Knowing that that is how Cleo and Kara talk to one another is the point and the abbreviations don’t hide information the audience needs to follow their arguments. Both Cleo and Kara are intelligent women who read and study and the arguments are articulate, thoughtful and reasoned. Cleo has to take the heat of the Twitter world and the comments of the (anti)social media regarding her posts on Kylie Jenner.

Initially I thought that if Kylie Jenner so upset Cleo, just because she was a white rich woman, then ignore her. But that’s not Cleo and Kara’s world. Cleo particularly is bound to that world of likes and shares and comments. She is really wounded when Kara does something to show her displeasure with the way the discussion went. Cleo needs that world of instant gratification. The play is fascinating and terrifying.

Jay Northcott has directed a tightly wound production, using the space to create a sense of intense confrontation and also loyalty and friendship of the two women. The acting is stellar. Déjah Dixon-Green as Cleo is fierce. She is formidable in an argument and at times gives her thoughts in a torrent through a microphone, as if she is doing stand-up or a performance. At times it’s so overpowering and loud, some words get lost, but the attitude is clear.

Jasmine Case as Kara is more tempered but just as formidable. She offers Cleo the voice of reason, understanding and compassion, until Cleo goes too far. Both actors are beautifully matched.

Playwright Jasmine Lee-Jones has written a startling play that begins as the personal rage of a Black woman that then builds into a deeper anger using the humiliation of Saantjie (Sarah) Baartman as a metaphor for the humiliation, disgrace and displacement of Black women in general.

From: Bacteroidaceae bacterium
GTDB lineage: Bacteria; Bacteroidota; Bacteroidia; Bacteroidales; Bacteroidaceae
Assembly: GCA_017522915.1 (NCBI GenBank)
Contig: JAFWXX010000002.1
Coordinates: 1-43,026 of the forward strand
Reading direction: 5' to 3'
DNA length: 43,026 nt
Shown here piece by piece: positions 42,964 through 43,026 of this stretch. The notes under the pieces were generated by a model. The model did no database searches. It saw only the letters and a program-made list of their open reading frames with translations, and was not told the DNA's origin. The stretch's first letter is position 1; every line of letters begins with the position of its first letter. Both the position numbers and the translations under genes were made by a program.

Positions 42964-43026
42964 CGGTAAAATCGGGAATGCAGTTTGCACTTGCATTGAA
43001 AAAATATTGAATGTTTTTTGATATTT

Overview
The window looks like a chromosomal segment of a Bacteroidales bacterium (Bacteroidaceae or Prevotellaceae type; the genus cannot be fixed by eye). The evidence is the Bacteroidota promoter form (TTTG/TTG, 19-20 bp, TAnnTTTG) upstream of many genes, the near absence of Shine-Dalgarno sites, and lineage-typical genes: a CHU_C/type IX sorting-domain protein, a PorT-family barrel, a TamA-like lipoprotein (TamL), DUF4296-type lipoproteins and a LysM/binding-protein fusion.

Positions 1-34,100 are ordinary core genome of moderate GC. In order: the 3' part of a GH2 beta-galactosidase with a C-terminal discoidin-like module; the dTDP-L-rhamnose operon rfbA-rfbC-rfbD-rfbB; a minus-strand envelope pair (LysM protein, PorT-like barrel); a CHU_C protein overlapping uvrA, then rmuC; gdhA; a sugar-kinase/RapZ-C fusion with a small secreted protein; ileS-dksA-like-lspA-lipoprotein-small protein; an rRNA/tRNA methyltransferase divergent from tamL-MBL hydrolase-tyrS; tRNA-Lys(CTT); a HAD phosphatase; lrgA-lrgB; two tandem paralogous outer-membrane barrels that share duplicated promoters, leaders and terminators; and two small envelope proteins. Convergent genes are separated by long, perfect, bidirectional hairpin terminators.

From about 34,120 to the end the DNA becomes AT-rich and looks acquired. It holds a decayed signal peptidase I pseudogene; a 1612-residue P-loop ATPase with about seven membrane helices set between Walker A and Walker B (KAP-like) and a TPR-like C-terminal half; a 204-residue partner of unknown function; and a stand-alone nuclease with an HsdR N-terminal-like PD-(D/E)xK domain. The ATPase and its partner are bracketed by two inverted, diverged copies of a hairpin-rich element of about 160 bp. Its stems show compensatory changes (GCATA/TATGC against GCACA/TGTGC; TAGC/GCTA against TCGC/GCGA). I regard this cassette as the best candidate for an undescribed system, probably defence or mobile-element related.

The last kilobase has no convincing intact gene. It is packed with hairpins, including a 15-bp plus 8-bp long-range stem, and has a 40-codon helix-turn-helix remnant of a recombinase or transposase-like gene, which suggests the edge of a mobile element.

One of the most interesting facts about Saantjie (Sarah) Baartman is not that she has been forgotten by history. In fact she has been memorialized, dramatized and noted in novels, plays and scientific papers since the time of William Makepeace Thackery in the 1800s when he noted her in his novel “Vanity Fair right up until a few years ago when Meghan Swaby was inspired by Saantjie (Sarah) Baartman’s story when Swaby wrote her play Venus’ Daughter (2016).

Comment. Interestingly the only hint that seven methods of killing kylie jenner is set/written in Brittain is the use at the end of the play of the British word “crisps” for “potato chips” in North America. The play’s title is deliberately noted in small letters and not capital letters, including the proper name, Kylie Jenner. The Obsidian/Crow’s production is the Canadian premiere.

An Obsidian Theatre Production in association with Crow’s Theatre

Plays until June 2, 2024.

Running time: 90 minutes (no intermission)